If You Hire Only People You Have The Hots For, Is That Sex Discrimination?

by Constangy, Brooks, Smith & Prophete, LLP

It's a well-known fact that good-looking people have a better chance of being hired and promoted, and make more money, than less good-looking people. At least, as long as you're not too hot. Generally, there isn't much you can do about it if your opportunities are limited by male pattern baldness, that extra 25 pounds you've been meaning to lose, your acne scars from high school, or your thick glasses.

Combover_patent.jpgUnfortunately, the combover usually only makes things worse for the victim of appearance discrimination.


But, what if you are less attractive because you're the "wrong" sex? Is that a horse of a different color?

Interesting little decision from a federal magistrate judge in Savannah, Georgia, last week.

A district attorney (male) was allegedly attracted to men. He had been sued once already by a guy who claimed that the DA had sexually harassed him and retaliated against him. (The guy's lawsuit was eventually dismissed because he didn't notify the court of his mailing address.)

The same lawyer who had once represented the guy then took on a group of female plaintiffs, who claimed that they were not hired by the DA because he wanted only this hot male working for him. In other words, they claimed sex discrimination. During the course of discovery, the women tried to get the DA to declare his sexual orientation. The DA refused, so the women filed a motion to compel.

(A motion to compel is essentially a request that the court order a party to provide information or documents that are relevant to the lawsuit.)


"Her? She's UGLY!"

The magistrate denied the motion, on the ground that the women had failed to state a valid claim of sex discrimination. In so many words, he said that even if everything the women said was true -- that the DA was gay and hired the guy only because he was hot -- they would still lose their case because the law doesn't recognize this type of claim.

My initial reaction to this decision was, This magistrate is crazy. But it's clear that the magistrate did his homework and that my gut was wrong.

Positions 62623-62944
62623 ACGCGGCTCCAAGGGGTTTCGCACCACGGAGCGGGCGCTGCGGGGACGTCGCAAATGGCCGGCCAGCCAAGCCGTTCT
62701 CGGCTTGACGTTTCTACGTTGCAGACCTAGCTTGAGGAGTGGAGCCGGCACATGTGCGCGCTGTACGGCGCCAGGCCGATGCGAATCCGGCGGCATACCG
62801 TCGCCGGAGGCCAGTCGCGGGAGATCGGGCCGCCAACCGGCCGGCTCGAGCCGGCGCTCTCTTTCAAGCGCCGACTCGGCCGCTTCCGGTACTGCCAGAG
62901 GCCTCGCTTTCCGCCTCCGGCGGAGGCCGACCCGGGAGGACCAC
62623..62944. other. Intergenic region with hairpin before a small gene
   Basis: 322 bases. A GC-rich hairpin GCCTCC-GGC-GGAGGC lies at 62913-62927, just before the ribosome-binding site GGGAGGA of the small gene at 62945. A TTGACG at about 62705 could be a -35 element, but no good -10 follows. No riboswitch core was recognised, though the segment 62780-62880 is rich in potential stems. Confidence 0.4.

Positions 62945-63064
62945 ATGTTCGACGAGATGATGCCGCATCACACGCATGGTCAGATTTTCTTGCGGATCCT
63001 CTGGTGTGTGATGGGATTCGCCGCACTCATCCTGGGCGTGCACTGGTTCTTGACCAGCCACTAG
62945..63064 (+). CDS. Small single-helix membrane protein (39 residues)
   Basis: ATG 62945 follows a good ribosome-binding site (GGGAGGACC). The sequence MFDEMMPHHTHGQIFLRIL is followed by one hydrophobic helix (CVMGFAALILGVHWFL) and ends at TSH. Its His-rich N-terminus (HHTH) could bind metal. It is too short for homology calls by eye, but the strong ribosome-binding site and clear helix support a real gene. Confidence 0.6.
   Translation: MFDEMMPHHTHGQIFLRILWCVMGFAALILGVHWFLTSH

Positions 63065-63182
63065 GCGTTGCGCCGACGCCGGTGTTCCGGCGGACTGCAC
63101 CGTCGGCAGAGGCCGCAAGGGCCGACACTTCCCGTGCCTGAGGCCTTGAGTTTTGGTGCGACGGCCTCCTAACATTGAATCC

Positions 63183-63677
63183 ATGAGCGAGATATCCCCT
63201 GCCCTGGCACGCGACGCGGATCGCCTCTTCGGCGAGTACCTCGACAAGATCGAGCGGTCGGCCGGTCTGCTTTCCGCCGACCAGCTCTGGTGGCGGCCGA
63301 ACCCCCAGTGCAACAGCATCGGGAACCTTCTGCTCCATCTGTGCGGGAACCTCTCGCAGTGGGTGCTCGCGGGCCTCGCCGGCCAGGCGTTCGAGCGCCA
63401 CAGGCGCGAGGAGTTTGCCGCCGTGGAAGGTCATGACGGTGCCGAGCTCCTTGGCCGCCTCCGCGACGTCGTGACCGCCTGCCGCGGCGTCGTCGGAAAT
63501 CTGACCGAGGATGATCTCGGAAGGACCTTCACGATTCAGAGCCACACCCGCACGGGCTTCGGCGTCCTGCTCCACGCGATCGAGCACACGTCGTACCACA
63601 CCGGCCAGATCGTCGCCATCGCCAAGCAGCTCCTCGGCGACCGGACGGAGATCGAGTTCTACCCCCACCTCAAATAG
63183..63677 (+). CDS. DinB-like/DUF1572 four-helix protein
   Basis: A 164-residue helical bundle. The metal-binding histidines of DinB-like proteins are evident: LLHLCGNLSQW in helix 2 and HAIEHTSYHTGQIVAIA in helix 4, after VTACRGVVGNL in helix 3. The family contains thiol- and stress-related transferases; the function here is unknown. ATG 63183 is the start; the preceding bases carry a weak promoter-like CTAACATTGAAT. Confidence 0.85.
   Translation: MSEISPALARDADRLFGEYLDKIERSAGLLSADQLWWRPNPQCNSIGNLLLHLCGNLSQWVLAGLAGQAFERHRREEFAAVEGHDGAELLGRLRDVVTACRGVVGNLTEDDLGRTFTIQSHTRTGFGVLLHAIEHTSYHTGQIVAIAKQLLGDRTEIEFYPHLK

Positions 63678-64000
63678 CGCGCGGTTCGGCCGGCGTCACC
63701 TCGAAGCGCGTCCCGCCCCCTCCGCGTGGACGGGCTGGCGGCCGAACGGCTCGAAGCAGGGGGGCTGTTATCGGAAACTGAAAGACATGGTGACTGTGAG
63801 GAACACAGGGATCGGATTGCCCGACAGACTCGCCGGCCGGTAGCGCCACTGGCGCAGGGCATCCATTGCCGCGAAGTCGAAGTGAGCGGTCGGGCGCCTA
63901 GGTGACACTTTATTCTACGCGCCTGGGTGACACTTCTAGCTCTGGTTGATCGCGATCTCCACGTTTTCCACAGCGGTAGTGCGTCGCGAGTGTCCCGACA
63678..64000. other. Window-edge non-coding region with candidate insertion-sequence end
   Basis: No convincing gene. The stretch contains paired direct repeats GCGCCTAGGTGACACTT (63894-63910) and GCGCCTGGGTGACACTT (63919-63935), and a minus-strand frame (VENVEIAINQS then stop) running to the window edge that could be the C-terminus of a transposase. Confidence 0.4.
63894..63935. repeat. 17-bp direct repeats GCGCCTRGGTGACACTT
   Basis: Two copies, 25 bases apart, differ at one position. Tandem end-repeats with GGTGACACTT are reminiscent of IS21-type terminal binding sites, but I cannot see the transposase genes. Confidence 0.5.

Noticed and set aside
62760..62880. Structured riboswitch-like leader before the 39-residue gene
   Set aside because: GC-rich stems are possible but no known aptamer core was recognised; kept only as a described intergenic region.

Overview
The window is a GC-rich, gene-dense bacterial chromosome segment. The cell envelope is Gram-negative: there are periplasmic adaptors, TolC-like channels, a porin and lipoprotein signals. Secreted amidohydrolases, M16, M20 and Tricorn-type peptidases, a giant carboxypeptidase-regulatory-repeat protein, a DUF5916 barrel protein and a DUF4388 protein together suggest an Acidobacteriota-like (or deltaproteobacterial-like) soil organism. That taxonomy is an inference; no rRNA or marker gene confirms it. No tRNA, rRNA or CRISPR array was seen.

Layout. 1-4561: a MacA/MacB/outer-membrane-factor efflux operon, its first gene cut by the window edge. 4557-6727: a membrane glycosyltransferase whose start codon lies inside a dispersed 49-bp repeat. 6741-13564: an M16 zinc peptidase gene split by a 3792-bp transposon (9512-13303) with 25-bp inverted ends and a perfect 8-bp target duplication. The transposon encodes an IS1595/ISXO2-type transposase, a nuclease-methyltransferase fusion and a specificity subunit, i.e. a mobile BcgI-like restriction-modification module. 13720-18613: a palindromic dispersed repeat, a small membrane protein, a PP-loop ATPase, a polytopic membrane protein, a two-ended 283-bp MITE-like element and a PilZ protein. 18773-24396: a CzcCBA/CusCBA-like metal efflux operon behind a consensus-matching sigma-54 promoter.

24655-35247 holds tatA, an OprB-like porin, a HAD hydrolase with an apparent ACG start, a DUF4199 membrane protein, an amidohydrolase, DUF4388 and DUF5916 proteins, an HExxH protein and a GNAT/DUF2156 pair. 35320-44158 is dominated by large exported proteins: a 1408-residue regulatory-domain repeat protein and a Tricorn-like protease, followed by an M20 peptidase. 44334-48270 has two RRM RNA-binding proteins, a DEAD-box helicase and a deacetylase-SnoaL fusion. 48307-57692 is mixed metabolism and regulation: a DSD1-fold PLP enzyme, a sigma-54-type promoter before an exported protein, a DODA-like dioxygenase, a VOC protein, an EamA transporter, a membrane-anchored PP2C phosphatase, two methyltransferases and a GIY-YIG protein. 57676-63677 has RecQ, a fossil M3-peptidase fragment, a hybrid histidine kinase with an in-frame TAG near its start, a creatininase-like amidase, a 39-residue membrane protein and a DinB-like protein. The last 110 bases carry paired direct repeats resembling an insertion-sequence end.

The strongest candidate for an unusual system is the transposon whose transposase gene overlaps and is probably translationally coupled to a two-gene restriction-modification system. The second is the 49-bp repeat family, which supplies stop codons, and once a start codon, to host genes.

Here's the deal, assuming for the sake of argument that everything the women said was true (and realizing that it may not be):

The DA did not prefer all men to all women. He preferred the one guy to everyone else. He didn't even interview anyone else for the job. The magistrate said that this is mere "sexual favoritism," which is not illegal. That's why the bald guy weighing 25 pounds more than he should can't usually claim discrimination when he loses out to Peter Adonis (sorry -- all the links were either uninformative or objectionable, but you can probably get the idea from his name), and why Anderson Cooper and Megyn Kelly can legally beat out . . . uh . . . well, can you identify any ugly TV news person? Of course you can't. The average-looking journalists all work on newspapers, in radio, or are bloggers. This is why Kennedy beat Nixon in the debates.

RichardNixon.jpgA face for blogging.

Yeah, the women said, but he wanted to hire the hot guy so he could hit on him, which is sexual harassment. Doesn't that give us a claim?

Well, no, the magistrate said. There are valid legal claims when a boss gives preference to those who "grant sexual favors," and some lose out because they refuse to do likewise. But in this case, the women weren't saying they were rejected for refusing to grant sexual favors. According to their own lawsuit, they were rejected only because the DA hired this guy he hoped to hit on, who just happened to be a subset of the male population.